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justice by converting the general rule of the court into an obstruction to the ordinary proceedings. The court defeats the fraud by refusing to enforce the general rule."2 Lord Hardwicke said upon this subject: "Where a mortgagee who has a plain redeemable interest makes several conveyances upon trust, in order to entangle the affair, and to render it difficult for a mortgagor or his representatives to redeem, there it is not necessary that the plaintiff should trace out all the persons who have an interest in such trust, to make them parties." 3 This rule might, perhaps, be extended to a case, where an attempt had been made to defeat the jurisdiction of the Federal court by a merely colorable conveyance to a person of the same citizenship as the complainant.4

§ 122. When a person consents to the relief sought. A person who consents to the relief sought, when it is so stated in the bill, need not be joined as a defendant with the other parties interested, unless his presence is indispensable for their protection. Sometimes the plaintiff is required to execute a satisfactory undertaking that the party omitted will conform to the decree. Similarly, a person who disclaims all interest in the subject-matter may also be omitted, unless his joinder is essential to the protection of the rights of the other defendants.3 An agreement between two persons that one shall represent the other as plaintiff, when the former would otherwise have no right to the relief sought, will not be sanctioned by the court.4 § 123. When the plaintiff waives his right against a person. "Where a plaintiff," says Lord Hardwicke, "is only concerned in interest, there he may waive his demand,. and omit making

2 Calvert on Parties (2d ed.), 61. 3 Yates v. Hambly, 2 Atk. 237, 238.

4 See Union Bank of Louisiana v. Stafford, 12 How. 327, 13 L. ed. —; New Orleans Canal & Banking Co. v. Stafford, 12 How. 343, 13 L. ed. 1015; Leather Manufacturers' Bank v. Cooper, 120 U. S. 778, 781, 30 L. ed. 816, 818.

§ 122. 1 Mechanics' Bank v. Seton, 1 Pet. 299, 306, 7 L. ed. 152, 155; Calvert on Parties (2d. ed.),

Book I, ch. V., 69, 84; Gas Securi-
ties Co. v. Antero & Lost Park Res-
ervoir Co., C. C. A., 259 Fed. 423.
2 Calvert on Parties (2d ed.),
Book I, ch. 69; Kirk v. Clarke,
Prec. in ch.. 275; Harvey v. Corrie,
4 Russ. 35, 55; Bawtree v. Watson,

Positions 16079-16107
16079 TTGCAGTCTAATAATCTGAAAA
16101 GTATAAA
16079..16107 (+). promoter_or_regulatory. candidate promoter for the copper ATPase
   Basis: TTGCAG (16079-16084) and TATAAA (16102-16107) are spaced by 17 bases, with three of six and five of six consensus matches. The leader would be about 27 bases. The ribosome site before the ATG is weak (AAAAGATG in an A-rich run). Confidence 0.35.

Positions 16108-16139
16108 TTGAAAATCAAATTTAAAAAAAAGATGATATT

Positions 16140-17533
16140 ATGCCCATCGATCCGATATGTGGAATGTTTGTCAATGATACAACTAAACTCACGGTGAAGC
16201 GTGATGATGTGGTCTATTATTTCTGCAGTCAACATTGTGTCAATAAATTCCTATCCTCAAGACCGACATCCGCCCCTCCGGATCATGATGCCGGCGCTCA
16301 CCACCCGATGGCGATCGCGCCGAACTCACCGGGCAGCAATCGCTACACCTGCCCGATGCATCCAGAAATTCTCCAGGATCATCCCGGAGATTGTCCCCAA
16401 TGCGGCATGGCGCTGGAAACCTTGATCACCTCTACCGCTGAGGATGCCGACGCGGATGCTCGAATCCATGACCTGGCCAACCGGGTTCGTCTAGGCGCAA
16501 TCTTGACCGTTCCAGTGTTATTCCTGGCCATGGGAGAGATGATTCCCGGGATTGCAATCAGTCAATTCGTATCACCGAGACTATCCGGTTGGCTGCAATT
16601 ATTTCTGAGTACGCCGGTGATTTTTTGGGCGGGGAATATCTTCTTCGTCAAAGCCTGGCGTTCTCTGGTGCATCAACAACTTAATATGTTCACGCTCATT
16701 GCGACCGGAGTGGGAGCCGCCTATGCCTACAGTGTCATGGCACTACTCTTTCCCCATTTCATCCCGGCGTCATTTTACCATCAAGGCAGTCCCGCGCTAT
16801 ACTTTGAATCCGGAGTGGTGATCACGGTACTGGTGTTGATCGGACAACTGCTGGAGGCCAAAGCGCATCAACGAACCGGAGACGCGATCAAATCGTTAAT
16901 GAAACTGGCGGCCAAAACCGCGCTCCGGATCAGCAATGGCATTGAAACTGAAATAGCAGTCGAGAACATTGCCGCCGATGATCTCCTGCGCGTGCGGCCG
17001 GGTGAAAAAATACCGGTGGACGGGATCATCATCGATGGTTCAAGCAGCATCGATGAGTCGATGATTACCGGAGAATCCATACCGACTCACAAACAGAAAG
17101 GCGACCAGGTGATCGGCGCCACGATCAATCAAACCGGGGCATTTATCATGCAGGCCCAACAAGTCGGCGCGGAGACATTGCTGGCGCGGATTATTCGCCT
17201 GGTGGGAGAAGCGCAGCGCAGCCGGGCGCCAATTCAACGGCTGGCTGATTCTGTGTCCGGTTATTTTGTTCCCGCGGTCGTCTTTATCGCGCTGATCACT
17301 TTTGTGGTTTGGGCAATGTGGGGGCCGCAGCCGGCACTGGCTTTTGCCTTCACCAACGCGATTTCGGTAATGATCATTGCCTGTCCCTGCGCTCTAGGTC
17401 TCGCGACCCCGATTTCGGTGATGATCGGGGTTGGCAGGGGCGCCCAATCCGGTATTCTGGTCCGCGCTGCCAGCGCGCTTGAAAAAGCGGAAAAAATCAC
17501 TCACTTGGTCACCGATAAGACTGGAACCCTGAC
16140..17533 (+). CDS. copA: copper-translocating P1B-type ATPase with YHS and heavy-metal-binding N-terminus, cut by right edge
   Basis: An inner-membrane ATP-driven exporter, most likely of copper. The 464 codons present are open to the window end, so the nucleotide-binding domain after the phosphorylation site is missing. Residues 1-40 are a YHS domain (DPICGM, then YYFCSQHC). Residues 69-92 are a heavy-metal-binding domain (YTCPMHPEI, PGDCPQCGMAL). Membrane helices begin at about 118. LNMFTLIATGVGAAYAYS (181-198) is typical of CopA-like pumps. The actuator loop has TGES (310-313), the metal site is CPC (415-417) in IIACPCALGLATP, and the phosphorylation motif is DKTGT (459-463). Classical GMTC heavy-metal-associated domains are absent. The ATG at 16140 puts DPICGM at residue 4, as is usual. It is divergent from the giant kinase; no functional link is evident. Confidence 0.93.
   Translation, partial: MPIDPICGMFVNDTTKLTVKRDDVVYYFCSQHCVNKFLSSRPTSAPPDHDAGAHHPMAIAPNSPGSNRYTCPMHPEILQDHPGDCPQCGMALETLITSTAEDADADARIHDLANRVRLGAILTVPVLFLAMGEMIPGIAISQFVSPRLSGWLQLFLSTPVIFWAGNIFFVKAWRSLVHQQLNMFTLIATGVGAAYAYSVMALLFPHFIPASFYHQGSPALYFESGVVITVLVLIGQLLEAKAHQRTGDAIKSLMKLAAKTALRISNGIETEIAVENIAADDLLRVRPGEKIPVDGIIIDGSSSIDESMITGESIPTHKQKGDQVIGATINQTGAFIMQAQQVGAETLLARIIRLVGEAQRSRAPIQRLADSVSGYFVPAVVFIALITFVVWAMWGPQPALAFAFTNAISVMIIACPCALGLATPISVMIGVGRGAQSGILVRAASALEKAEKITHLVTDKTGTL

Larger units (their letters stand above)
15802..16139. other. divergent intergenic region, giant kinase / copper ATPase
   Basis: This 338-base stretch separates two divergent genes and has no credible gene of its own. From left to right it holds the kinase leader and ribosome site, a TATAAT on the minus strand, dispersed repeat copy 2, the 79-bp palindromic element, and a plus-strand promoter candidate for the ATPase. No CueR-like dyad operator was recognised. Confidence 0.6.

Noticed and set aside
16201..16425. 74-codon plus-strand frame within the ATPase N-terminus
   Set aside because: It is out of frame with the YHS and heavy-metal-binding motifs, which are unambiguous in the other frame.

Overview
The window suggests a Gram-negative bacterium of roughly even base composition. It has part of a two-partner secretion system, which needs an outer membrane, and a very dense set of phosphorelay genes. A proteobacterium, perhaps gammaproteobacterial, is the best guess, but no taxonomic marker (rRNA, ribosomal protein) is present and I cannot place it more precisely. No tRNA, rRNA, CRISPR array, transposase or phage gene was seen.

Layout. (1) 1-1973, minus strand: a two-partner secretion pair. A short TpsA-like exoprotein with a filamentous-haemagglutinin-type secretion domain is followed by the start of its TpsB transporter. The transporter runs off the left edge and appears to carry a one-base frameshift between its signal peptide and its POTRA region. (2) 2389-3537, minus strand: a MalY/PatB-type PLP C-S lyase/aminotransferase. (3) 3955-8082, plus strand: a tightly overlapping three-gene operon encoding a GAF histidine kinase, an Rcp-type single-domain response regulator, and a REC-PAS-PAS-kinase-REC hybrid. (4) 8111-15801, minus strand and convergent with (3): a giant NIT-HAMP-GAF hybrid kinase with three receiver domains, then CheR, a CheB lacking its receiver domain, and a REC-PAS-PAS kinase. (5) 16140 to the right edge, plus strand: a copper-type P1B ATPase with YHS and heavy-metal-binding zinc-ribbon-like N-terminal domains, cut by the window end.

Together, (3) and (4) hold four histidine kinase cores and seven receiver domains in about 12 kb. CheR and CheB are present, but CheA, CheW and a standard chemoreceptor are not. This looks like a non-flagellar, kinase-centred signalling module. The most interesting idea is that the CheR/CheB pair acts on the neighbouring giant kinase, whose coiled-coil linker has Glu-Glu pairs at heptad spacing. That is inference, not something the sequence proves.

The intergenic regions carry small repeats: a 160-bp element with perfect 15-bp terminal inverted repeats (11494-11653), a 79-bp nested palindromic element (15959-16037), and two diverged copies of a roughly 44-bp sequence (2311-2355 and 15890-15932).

3 M. & K. 339, 340.
3 Vattier v. Hinde, 7 Pet. 252.
258, 8 L. ed. 675, 677.

4 Rylands v. Latouche, 2 Bligh, 579.

the party a defendant to his bill." In accordance with this practice, the equity rules provide that "in suits to execute the trusts of a will, it shall not be necessary to make the heir-atlaw a party but the plaintiff shall be at liberty to make the heir-at-law a party when he desires to have the will established against him."2 Such a waiver cannot, however, be made unless it can be without prejudice to those against whom the bill is filed.3

§ 124. When the interest of an absent person is evidently very small. In England it has been held, in accordance with the maxim de minimis non curat lex, that when the interest of an absent person is evidently very small the court will dispense with his presence in the suit. This view seems to be sanctioned by two decisions of the Supreme Court of the United States.2

§ 125. When the absent persons are unknown. When the absent persons are unknown and it is so stated in the bill, their omission is no defect in the suit until they are discovered, at least when parties with similar rights are parties who may defend in their interest.1

§ 126. When the right of administration is in dispute. The English rule was, that when there was a contest in the Ecclesiastical Court over the right of administration upon a decedent's estate, the omission in a bill affecting that estate of an administrator might be excused if special circumstances were shown. If, however, no proceeding in the Ecclesiastical Court were pending, one must be instituted before the bill could be filed.2